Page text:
The 10 constituents that posted the most declines in 2Q24 (to 20 June) are tabled below. 

FTSE ST All-Share Index Least performing constituents in 2Q24 to 20 JuneCodeMkt Cap S$MQTD NIF S$MQTD TR %TR % Since 2019



P/B (x)5-yr P/B (x)Sector
Food EmpireF035320.18-199519.71.331.23Consumer Non-Cyclicals
Prime US REIT USDOXMU203-0.65-15-79-14.40.21N/AREITs
DFIRG USDD013,419-8.30-13-613.32.584.57Consumer Non-Cyclicals
Manulife REIT USDBTOU1610.05-13-91-
AEM SGDAWX594-27.35-123- 
Geo Energy ResRE4421-3.97-1128615.00.730.93Energy/ Oil & Gas
CapLand China TAU8U1,133-17.92-10-451.60.520.76REITs
KepPacOak REIT USDCMOU1950.24-9-75-
UtdHampsh REIT USDODBU311-2.55-9N/A7.70.53N/AREITs

Note NIF refers to Net Institutional Flow; TR refers to Total Return. Source: SGX, SGX Screener, Refinitiv (Data as of 20 June 2024)


Economic Outlook for 3Q24 & Beyond

The global economic landscape in 3Q24 and beyond presents a mix of factors influencing growth. While the recent policy support from China and rate cuts in some advanced economies can provide a boost, persistent high rates from the Fed Reserve and evolution of geoeconomic fragmentation pose further economic and market risks. 

These challenges are compounded by potential volatility in commodity prices should geopolitical tensions further escalate. 

At the same time, some economic counterbalance takes form of the interplay between the resurgence of the semiconductor and adjacent manufacturing sectors, and global pivots towards sustainable solutions. This is poised to significantly influence the manufacturing and export-related sectors, in addition to capital investment. Geoeconomic fragmentation, while potentially reducing the efficiency of various sectors, also intensifies the competition for global market share.

The culmination of these structural drivers, socio-economic challenges since 2019, and potential economic risks and has seen a resurgence in global industrial-led policies. As relayed by the IMF in April, governments are re-evaluating the role of state intervention in the economy to bolster strategic sectors and address issues like supply chain resilience, economic security, and climate change. This shift is evident in significant legislative moves such as the US CHIPS and Science Act, the EU's semiconductor investment, and China’s trade-in programs, reflecting a broader trend towards leveraging industrial policy for strategic economic development. The race to move upstream and capture more of the value in Global Value Chains, also requires significant levels of investment, as seen in the Penang-based technology sector.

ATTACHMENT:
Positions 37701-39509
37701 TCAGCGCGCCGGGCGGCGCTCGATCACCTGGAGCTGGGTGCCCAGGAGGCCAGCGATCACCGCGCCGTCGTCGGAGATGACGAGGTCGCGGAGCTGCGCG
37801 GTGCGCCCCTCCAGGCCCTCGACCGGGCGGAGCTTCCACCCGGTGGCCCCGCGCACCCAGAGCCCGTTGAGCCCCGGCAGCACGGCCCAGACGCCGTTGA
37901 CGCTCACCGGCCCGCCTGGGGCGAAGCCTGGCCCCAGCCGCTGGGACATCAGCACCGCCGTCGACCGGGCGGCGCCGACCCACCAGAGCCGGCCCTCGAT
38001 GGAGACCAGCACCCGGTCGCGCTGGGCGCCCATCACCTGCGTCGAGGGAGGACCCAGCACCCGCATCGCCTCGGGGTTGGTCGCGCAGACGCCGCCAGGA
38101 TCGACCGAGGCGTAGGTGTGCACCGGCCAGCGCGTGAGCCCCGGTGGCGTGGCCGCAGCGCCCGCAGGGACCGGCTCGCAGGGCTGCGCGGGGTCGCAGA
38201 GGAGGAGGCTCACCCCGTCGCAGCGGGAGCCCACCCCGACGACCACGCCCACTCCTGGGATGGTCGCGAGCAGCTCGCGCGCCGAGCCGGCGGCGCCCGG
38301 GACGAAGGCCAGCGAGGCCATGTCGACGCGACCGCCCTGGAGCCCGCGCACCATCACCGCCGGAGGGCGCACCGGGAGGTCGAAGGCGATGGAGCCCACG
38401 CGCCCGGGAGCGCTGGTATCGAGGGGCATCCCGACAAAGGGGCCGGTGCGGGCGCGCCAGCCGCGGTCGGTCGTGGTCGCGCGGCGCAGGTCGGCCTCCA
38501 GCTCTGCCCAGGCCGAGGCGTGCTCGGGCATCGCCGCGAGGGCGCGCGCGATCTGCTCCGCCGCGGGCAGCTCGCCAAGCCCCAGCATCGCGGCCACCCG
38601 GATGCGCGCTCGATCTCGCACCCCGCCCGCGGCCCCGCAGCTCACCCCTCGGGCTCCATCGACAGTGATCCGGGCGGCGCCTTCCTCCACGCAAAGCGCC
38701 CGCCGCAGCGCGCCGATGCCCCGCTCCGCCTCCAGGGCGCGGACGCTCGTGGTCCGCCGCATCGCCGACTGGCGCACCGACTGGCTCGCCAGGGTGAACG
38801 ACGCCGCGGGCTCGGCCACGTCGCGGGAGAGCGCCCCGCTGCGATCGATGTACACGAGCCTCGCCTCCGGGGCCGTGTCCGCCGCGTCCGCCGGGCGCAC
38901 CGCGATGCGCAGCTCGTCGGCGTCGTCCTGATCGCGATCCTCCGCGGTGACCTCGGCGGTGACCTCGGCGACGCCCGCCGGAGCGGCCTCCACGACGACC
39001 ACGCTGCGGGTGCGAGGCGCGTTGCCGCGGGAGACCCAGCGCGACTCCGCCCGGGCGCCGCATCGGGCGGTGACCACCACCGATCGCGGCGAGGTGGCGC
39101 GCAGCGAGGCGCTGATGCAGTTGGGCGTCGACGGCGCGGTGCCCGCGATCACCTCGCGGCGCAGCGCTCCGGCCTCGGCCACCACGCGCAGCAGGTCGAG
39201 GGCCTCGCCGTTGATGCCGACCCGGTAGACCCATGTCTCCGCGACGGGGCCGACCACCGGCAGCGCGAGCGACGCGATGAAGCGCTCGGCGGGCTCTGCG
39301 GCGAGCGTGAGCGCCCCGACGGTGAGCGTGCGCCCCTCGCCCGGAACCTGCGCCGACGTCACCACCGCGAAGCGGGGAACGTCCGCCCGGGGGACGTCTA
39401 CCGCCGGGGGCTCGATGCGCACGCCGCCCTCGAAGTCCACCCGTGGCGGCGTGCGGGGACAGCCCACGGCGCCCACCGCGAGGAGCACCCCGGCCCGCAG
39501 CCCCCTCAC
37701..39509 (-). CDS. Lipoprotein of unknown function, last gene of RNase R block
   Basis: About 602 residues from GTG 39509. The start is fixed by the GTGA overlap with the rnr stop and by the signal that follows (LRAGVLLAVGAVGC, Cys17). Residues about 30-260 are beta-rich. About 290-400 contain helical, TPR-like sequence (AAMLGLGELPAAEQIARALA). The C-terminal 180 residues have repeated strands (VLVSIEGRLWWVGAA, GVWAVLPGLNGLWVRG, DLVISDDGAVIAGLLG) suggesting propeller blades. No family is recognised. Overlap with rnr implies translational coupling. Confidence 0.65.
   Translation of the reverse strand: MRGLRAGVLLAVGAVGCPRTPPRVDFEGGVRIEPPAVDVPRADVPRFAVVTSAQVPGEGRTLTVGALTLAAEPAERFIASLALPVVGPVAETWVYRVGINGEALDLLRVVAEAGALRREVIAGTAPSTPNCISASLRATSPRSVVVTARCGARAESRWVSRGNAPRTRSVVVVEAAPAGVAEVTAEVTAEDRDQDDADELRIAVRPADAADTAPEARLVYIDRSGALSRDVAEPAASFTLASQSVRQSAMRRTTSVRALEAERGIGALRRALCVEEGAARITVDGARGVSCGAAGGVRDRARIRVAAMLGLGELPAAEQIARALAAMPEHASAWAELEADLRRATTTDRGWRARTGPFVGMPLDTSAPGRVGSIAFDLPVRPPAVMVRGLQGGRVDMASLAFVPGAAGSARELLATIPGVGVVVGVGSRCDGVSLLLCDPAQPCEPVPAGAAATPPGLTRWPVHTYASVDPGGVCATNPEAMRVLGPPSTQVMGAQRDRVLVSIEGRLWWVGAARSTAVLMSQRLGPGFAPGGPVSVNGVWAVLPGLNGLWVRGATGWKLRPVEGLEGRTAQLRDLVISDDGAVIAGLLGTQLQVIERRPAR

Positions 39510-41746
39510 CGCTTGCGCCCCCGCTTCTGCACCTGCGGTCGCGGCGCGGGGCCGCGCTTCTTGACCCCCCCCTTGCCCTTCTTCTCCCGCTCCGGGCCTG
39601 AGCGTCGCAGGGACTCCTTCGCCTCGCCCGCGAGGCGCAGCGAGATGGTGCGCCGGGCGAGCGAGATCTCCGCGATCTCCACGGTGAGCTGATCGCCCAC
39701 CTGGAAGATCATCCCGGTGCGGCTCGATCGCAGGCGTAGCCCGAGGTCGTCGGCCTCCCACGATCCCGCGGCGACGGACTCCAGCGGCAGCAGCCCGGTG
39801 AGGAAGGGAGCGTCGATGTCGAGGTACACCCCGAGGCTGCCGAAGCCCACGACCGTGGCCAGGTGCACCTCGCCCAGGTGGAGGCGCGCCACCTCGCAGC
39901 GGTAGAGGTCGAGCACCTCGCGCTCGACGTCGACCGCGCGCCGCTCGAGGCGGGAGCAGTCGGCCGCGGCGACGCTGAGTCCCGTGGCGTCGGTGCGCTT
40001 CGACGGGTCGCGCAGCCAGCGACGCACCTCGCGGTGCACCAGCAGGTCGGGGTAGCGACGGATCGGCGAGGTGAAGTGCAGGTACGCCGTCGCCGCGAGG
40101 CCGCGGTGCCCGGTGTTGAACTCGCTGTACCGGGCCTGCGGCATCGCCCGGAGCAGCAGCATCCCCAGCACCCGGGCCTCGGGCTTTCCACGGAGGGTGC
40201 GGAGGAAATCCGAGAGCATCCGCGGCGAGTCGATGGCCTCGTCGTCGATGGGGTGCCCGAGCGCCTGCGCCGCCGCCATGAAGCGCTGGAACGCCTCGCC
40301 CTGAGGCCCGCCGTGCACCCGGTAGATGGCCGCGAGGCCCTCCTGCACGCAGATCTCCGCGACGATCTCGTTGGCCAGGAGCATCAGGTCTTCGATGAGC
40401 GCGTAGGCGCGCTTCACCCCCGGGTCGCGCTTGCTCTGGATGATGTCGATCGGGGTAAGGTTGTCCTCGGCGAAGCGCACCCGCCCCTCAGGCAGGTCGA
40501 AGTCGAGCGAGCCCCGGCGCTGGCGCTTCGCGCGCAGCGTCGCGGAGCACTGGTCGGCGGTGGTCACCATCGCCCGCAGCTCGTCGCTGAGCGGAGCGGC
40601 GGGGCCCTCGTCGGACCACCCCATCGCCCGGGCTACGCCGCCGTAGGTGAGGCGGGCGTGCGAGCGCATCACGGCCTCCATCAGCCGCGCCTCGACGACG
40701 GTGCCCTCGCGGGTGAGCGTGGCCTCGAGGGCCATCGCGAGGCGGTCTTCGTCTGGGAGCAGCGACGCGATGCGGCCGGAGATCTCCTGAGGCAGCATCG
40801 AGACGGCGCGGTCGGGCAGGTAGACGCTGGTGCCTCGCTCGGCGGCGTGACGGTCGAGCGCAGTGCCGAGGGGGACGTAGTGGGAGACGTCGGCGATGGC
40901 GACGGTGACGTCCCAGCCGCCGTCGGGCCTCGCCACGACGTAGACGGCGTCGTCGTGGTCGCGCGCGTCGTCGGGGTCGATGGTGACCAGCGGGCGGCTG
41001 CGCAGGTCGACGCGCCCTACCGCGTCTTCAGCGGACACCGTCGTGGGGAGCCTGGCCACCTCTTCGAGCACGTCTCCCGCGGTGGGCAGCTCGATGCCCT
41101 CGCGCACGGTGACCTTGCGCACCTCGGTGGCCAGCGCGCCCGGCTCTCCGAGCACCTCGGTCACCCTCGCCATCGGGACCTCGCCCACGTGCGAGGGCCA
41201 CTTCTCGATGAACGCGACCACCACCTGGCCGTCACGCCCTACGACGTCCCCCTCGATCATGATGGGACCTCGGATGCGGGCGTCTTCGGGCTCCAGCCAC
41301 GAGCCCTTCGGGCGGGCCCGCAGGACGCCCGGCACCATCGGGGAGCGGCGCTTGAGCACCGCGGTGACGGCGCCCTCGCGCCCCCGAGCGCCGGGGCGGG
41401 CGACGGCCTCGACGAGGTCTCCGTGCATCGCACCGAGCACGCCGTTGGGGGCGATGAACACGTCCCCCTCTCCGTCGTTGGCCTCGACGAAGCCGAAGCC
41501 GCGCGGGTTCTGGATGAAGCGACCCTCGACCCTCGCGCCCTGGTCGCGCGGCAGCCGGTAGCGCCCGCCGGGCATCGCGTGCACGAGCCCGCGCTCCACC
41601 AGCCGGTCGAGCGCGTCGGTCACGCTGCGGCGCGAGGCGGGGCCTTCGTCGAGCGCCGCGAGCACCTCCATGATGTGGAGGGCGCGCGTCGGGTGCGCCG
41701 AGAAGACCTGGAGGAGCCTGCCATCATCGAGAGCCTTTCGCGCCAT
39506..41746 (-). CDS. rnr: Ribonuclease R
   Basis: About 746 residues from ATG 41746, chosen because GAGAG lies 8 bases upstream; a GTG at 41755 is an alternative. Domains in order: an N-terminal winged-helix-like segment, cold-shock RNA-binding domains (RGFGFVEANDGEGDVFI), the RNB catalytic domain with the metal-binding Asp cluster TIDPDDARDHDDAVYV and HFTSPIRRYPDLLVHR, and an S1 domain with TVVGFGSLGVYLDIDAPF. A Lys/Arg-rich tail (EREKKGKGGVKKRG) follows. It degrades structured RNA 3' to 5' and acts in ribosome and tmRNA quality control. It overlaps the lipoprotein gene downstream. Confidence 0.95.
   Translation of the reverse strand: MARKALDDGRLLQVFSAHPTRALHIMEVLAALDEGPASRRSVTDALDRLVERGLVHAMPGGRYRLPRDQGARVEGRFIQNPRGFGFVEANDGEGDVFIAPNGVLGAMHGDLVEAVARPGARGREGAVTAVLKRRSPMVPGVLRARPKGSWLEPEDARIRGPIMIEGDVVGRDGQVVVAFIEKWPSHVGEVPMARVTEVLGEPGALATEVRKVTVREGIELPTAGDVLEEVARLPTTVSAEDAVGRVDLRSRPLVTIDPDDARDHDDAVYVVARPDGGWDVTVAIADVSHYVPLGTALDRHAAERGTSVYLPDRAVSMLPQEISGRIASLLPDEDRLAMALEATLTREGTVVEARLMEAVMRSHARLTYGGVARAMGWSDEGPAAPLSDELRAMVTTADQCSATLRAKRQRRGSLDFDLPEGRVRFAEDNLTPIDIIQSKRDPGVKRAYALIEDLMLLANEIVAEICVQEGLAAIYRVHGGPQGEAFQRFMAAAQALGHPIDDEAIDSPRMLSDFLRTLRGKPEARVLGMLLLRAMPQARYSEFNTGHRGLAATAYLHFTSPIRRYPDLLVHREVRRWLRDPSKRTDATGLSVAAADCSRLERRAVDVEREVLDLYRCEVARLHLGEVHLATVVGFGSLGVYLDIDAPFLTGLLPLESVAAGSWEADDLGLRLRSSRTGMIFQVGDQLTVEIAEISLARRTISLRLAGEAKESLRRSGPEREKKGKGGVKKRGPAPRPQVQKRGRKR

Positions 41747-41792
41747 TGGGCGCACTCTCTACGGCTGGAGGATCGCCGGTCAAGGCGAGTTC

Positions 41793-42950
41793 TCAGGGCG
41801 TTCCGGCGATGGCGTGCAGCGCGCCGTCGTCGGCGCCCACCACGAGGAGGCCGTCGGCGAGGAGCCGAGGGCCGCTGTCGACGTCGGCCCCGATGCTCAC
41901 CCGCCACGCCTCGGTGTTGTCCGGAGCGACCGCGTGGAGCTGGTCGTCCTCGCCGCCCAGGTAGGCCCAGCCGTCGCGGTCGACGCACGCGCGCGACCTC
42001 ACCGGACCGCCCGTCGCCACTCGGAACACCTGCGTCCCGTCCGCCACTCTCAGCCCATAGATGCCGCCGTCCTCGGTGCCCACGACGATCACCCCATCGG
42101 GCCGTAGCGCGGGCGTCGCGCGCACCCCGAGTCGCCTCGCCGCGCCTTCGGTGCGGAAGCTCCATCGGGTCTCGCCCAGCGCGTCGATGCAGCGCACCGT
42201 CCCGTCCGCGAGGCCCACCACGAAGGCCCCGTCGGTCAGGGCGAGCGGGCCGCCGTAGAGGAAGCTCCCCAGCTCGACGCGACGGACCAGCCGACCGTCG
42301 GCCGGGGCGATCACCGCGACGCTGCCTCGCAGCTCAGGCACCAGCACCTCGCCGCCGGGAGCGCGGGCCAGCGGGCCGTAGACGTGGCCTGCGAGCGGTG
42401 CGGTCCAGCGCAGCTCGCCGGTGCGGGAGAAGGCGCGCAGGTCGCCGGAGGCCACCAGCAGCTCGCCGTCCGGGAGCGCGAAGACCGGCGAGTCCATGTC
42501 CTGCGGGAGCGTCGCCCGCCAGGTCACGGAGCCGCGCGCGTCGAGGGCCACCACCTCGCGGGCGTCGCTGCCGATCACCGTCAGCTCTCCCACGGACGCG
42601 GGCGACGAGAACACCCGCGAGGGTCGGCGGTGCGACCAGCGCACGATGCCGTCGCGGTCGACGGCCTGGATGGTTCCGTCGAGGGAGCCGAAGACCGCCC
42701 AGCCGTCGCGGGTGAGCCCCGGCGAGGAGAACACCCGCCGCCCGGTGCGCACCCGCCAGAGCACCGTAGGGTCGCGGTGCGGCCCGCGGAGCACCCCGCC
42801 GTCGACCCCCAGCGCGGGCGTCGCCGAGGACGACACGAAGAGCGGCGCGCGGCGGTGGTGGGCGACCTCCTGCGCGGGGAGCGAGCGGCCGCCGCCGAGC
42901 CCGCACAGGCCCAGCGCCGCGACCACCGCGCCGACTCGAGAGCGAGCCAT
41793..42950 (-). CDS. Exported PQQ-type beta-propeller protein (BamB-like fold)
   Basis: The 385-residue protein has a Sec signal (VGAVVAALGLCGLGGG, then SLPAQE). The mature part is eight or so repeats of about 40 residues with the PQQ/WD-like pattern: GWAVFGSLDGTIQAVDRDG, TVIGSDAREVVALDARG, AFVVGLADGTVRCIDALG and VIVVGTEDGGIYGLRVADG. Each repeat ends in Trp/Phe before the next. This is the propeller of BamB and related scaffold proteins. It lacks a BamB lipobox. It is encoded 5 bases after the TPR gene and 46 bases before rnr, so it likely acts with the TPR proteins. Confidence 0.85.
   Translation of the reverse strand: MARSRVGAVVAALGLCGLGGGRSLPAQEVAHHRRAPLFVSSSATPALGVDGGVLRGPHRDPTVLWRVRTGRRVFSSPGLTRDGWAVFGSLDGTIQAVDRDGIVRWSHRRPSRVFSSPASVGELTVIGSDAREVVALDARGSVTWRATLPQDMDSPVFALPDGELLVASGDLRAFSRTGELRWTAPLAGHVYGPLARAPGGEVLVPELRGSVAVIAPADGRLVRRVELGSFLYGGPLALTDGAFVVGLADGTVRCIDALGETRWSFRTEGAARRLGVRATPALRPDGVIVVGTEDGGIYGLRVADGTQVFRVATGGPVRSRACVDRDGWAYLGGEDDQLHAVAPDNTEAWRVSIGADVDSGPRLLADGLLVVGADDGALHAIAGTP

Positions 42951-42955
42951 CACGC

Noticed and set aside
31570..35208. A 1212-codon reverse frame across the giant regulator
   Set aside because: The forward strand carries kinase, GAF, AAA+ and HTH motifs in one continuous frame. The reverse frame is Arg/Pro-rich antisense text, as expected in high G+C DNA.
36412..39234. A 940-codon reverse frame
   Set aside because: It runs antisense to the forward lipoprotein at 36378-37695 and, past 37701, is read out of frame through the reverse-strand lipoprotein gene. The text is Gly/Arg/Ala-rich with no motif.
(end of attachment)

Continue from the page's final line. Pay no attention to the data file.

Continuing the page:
Market sentiment is currently leaning towards a reduction in the Fed Funds Rate by the September FOMC meeting, with a significant portion of analysts anticipating a cut. Despite this, inflation expectations remain slightly above the Fed's target, as the PCE Core Deflator is projected to hover around 2.5% to 2.7%. Meanwhile, the Jackson Hole Symposium, a key event for economic discourse, is scheduled for late August, potentially influencing future monetary policy decisions. 

The high value of the US dollar on the back of the higher for longer Fed Funds Rate has significant repercussions for emerging economies, often exacerbating their financial challenges. European-based Landfall Strategy Group maintain the US continues to comprise 90% of global payments, and the IMF maintain elevated interest rates can intensify the burden of debt servicing, leading to increased fiscal strain and potential threats to financial stability. Consequently, the heightened emphasis on ensuring the sustainability of public debt is expected to continue, particularly in light of the mix of factors driving the global economic landscape. This also provides opportunities as countries and corporates look to diversify from excess USD exposure.

While the IMF World Economic Outlook maintained that the medium term outlook for global growth is comparatively low converging on 3.1% in 2029, it noted that immediate downside and upside economic risks are balanced. This helps to set a stage for significant policy developments going into 2025.  


Further Resources and Research